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CT Data Analysis Enhances Aerospace Digital Collaboration

Julian Goelz
By Julian Goelz Global Key Account Manager, Volume Graphics

Computed tomography (CT) scan data analysis is already widely used in aerospace production. This advanced software methodology is present at the final inspection of everything from critical engine turbine blades to foam structures inside cabin environments. It plays a large role in non-destructive testing as the only technology well suited for exploring interior spaces for defects and even post-assembly, real-world tolerances between parts. Its broader value, however, is its insight (and quantification) into otherwise impossible-to-measure material conditions related to manufacturing outcomes—and the design and process reasons for those outcomes.

Advanced CT-data analysis software can help trace failures and performance shortcomings back to their design roots. It can often provide the only explanation into process variations that lead to wavering results in end quality. With these extensive capabilities come the advantage of reduced total costs in product development. R&D times can be slashed, material, labor, and overhead costs reduced by eliminating errors, throughput is increased, and customer satisfaction improved based on consistent and high product functionality.

How is CT analysis being used? It’s deployed in manual reviews of routine, known defect patterns that can be quickly identified and addressed. In fully automated in-line and at-line inspections, part geometry is checked, ranging from simple measurements to geometric dimensioning and tolerancing (GD&T), and the material is analyzed. This can be for porosity, inclusions, fiber orientation, delamination, plus a combination of both fields, for example, in testing for residual wall thickness. This is an excellent way to consistently compare the CAD model against the as-manufactured part for GD&T and assembly fit. Also, the software can work with CAD, STL, simulation meshes, and point clouds. Lastly, there is full end-to-end automated analysis that allows for design and simulation feedback, manufacturing process review, and final part inspection. This is where substantial economies can be realized in total costs.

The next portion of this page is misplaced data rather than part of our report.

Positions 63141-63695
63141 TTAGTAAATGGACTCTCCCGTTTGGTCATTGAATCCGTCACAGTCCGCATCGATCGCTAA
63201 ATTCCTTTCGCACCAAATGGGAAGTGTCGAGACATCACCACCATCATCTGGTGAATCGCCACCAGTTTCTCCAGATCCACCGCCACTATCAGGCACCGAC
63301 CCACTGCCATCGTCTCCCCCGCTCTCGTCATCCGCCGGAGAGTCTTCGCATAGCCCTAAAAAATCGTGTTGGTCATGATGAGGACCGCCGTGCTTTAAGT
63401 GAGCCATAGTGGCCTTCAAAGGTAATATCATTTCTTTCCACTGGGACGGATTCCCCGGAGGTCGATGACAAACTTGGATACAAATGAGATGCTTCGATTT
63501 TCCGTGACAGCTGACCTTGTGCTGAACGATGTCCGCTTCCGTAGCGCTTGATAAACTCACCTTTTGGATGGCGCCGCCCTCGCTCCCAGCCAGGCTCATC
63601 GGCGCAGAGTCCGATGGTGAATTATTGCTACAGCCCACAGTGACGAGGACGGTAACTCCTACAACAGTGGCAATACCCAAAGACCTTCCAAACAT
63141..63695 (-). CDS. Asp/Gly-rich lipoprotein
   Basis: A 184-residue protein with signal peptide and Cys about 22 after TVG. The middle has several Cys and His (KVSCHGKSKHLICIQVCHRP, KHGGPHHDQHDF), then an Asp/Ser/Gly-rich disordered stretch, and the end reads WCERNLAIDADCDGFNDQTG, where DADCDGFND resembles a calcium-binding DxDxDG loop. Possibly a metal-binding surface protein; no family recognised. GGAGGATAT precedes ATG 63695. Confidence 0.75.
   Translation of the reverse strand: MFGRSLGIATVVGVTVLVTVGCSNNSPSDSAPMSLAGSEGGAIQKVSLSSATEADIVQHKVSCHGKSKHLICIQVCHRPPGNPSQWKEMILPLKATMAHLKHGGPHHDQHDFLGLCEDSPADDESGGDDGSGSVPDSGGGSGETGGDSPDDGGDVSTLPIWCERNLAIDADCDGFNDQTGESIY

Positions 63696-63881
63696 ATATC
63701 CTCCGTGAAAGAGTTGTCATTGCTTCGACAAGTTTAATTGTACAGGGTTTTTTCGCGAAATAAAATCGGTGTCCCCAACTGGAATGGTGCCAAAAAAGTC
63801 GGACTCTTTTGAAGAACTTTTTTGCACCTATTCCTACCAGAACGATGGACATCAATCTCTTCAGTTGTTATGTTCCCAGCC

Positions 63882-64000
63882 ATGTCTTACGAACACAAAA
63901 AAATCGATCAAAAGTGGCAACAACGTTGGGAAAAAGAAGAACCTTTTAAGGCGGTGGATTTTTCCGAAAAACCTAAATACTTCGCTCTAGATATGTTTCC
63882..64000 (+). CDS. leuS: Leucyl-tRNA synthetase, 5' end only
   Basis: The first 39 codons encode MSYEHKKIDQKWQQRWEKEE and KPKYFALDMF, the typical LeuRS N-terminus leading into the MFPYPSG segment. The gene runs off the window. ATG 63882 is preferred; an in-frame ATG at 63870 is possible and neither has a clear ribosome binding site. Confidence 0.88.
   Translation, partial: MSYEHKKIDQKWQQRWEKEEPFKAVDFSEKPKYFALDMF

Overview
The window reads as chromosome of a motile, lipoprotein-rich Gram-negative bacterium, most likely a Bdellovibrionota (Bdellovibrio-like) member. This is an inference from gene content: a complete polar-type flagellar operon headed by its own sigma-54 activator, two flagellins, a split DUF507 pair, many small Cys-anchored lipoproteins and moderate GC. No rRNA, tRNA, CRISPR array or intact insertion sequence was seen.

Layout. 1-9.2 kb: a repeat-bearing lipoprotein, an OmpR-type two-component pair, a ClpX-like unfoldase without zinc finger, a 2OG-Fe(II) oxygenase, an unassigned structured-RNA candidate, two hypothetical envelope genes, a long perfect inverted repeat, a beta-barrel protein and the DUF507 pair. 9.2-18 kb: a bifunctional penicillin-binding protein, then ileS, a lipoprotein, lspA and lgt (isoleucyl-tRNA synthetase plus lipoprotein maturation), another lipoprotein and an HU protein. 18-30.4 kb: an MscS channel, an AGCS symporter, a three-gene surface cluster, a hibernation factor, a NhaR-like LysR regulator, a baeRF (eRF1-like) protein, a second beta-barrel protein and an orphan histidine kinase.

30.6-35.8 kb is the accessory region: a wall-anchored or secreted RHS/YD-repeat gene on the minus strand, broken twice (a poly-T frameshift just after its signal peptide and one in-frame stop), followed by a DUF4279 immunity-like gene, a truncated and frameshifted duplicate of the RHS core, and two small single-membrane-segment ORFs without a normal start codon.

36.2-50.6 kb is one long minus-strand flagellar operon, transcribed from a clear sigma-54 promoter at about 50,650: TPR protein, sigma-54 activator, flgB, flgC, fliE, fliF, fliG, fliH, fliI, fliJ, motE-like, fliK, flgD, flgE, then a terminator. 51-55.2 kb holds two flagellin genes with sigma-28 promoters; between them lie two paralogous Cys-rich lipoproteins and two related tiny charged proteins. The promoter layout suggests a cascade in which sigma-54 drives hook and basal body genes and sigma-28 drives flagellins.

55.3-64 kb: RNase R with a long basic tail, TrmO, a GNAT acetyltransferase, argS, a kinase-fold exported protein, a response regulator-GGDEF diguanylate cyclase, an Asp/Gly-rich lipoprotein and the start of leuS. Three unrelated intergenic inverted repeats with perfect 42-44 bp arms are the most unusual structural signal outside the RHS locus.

Casting and injection molding are broad, conventional areas for CT analysis. Additive manufacturing (AM) is the next frontier, be it laser-powder-bed fusion, metal binder jetting (MBJ), or other approaches. The challenge for AM is to produce breakthrough functionality in parts. Yet, these can be more sensitive to defects due to the newness of the metallurgical process and the opportunity to create thin-wall passageways and unusual, high-stress, single-part geometries.

As is also the case with traditional processes, CT analysis can look deeply into every stage of AM manufacture (from powder size to heat treating to CNC) to provide root-cause analysis. For MBJ, CT scanning has, in one instance, revealed a tendency for segregation of fine powder particles in the bottom layers of a print, leading to higher porosity. Root-cause investigations can then use CT to focus on original powder sizes in combination with layering methods and binder mixes.

All this is done in a purely digital environment where information can be looped back to interdisciplinary teams for 3D design, simulation, quality, and material and manufacturing engineering. Such collaboration is possible from the use of CT data. The scan provides a digital thread rich in information about the status of design and manufacturing processes. It can inform the digital simulation twin, process twin, or quality twin.

With AM, companies can perform virtual metrology ahead of the print to anticipate wall thicknesses, warpage, and the need for supports. Post-build analysis informs fatigue studies and guides print settings—validating models and build parameters—reducing many print iterations to as few as one. With automation and machine learning, CT analysis offers aerospace a powerful toolset for quality, collaboration, and savings.

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